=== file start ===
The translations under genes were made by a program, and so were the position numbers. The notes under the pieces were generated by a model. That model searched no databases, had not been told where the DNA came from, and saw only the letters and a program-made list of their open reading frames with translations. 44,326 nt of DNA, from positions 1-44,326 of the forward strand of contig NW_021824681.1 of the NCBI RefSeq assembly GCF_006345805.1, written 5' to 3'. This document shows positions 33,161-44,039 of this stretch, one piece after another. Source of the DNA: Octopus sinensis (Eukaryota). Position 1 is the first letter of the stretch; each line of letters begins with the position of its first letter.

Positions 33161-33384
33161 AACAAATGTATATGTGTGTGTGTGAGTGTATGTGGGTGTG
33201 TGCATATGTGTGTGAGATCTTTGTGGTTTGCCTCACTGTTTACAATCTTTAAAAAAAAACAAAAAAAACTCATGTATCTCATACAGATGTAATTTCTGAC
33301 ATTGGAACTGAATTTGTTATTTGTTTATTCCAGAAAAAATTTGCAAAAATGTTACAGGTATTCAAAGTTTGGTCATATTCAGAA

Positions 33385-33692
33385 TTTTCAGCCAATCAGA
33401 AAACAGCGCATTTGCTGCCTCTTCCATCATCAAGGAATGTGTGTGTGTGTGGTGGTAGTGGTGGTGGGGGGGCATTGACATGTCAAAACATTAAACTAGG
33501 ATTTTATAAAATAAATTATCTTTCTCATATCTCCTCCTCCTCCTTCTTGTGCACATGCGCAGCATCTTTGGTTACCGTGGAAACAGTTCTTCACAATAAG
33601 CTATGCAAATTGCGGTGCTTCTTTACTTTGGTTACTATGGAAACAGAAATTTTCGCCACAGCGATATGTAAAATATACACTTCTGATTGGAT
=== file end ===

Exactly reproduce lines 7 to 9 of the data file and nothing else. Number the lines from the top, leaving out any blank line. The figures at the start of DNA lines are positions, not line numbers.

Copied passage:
33385 TTTTCAGCCAATCAGA
33401 AAACAGCGCATTTGCTGCCTCTTCCATCATCAAGGAATGTGTGTGTGTGTGGTGGTAGTGGTGGTGGGGGGGCATTGACATGTCAAAACATTAAACTAGG
33501 ATTTTATAAAATAAATTATCTTTCTCATATCTCCTCCTCCTCCTTCTTGTGCACATGCGCAGCATCTTTGGTTACCGTGGAAACAGTTCTTCACAATAAG